Professor Gaskell, to be sure, is skeptical of certain religious beliefs, but the religion about which he expresses his doubts is Darwinian naturalism, and that's simply an unacceptable breach of intellectual propriety and orthodoxy at UK as elsewhere.
What was the precise nature of his offense? Uncommon Descent provides some details:
No one denies that astronomer Martin Gaskell was the leading candidate for the founding director of a new observatory at the University of Kentucky in 2007 — until his writings on evolution came to light.Well, Professor Gaskell should be thankful he still has a teaching job, although that, too, may be in jeopardy for all we know. But what did he say that caused the UK high priests to rent their garments and remove him from consideration for the directorship at the UK observatory? At this point, no one knows for sure, but Joseph Knippenberg provides some quotes from Gaskell's lecture notes on a talk he gives on "Modern Astronomy, the Bible, and Creation".
Gaskell had given lectures to campus religious groups around the country in which he said that while he has no problem reconciling the Bible with the theory of evolution, he believes the theory has major flaws. And he recommended students read theory critics in the intelligent-design movement.
That stance alarmed UK science professors and, the university acknowledges, played a role in the job going to another candidate.
Now a federal judge says Gaskell has a right to a jury trial over his allegation that he lost the job because he is a Christian and “potentially evangelical.”
“The record contains substantial evidence that Gaskell was a leading candidate for the position until the issue of his religion or his scientific position became an issue,” U.S. Senior District Judge Karl S. Forester of the Eastern District of Kentucky wrote late last month in rejecting the university’s motion for summary judgment, which would have dismissed the case.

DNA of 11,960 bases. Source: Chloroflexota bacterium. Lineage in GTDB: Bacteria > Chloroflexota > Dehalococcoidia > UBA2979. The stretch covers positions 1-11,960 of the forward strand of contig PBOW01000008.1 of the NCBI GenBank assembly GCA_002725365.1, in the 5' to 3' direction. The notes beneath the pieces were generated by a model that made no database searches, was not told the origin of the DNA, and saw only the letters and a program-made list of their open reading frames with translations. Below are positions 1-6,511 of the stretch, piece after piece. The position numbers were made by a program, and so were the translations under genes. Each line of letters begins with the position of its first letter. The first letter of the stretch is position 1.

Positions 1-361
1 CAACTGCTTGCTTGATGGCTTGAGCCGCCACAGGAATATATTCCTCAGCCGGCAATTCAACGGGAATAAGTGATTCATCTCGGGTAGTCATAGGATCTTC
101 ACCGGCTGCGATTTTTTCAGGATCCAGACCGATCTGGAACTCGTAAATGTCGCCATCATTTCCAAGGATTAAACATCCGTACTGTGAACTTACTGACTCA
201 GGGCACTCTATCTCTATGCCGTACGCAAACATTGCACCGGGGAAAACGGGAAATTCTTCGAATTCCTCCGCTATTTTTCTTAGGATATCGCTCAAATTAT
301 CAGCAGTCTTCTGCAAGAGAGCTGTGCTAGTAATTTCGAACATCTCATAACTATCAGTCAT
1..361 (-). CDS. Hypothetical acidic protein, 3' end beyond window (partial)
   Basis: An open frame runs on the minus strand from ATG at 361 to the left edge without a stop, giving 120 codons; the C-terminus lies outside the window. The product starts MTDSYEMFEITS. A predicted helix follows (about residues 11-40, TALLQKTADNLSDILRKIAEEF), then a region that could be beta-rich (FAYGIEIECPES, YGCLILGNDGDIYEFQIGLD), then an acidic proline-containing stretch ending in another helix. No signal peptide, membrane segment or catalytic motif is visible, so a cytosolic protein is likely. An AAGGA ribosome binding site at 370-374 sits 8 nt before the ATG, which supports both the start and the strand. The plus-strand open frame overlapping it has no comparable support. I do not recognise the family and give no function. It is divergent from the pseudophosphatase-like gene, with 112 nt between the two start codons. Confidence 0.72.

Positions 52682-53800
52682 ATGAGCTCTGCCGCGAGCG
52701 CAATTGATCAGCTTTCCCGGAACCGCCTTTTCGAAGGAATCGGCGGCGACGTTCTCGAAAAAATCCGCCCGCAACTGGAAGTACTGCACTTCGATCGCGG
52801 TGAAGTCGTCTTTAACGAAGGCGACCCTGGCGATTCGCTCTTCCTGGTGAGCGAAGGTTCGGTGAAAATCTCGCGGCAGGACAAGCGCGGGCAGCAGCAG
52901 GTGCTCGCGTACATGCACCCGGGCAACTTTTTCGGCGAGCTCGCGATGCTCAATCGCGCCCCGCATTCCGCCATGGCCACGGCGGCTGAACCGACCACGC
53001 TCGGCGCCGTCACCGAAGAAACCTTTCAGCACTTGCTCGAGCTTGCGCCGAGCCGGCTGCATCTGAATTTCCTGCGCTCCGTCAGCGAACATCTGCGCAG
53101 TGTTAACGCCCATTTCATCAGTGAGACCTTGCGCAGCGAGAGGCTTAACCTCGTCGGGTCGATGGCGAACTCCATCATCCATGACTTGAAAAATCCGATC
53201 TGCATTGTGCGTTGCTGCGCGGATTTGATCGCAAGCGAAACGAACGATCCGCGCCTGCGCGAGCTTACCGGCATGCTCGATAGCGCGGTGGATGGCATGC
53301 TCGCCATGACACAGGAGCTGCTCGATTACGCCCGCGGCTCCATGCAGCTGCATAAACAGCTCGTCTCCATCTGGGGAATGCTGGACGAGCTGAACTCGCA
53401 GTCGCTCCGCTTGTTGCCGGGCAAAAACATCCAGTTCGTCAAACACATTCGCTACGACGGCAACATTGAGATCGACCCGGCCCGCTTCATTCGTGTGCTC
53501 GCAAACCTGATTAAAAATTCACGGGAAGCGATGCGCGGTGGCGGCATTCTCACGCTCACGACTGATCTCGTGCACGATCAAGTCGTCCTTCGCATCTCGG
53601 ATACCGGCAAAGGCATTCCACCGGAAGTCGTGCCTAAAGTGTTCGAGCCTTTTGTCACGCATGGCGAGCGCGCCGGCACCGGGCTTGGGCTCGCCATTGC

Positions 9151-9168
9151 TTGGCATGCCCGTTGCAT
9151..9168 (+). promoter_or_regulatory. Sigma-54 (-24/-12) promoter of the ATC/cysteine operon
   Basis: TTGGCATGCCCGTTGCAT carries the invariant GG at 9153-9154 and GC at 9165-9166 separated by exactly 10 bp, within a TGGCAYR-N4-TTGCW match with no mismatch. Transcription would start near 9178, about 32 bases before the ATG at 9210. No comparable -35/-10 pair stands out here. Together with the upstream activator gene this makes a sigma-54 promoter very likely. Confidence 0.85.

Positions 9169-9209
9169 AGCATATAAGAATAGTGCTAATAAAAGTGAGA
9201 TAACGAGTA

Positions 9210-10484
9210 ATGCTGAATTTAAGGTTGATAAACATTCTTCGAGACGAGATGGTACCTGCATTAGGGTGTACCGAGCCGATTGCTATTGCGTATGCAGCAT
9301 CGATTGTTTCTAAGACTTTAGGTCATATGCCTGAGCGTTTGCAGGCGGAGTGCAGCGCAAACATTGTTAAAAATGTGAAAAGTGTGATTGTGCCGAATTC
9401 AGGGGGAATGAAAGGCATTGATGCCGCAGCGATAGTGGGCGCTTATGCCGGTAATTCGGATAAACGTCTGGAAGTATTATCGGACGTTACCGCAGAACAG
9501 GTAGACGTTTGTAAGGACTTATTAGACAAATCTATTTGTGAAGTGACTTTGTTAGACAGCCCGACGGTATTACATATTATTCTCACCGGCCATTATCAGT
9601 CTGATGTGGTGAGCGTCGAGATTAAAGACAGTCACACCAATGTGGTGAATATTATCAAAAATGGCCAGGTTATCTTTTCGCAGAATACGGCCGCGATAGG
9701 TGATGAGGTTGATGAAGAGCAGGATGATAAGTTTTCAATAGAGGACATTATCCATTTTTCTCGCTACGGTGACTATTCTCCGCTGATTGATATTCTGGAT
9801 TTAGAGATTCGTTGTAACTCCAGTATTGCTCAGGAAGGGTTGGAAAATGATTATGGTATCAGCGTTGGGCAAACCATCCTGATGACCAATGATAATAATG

Forester has set a trial date of Feb. 8 on Gaskell’s claims the university violated the 1964 Civil Rights Act’s ban on job bias on the basis of religion.
UK, in a legal brief, acknowledged that concerns over Gaskell’s views on evolution played a role in the decision to chose another candidate. But it argued that this was a valid scientific concern, and that there were other factors, including a poor review from a previous supervisor and UK faculty views that he was a poor listener.
In its brief, UK said professors worried about Gaskell’s “casual blending of religion and science” and feared the then-planned MacAdam Student Observatory’s “true mission … would be thwarted by controversy that has nothing to do with astronomy.”
Gaskell’s lawsuit, however, argues UK officials repeatedly referred to his religion in their discussions and e-mails. And he argues that UK mistook him for a creationist — someone who believes the Bible disproves the theory of evolution.
If you're disturbed by reading heretical opinions then I suggest you skip these paragraphs. They're very troubling, especially if one is a Darwinian fundamentalist: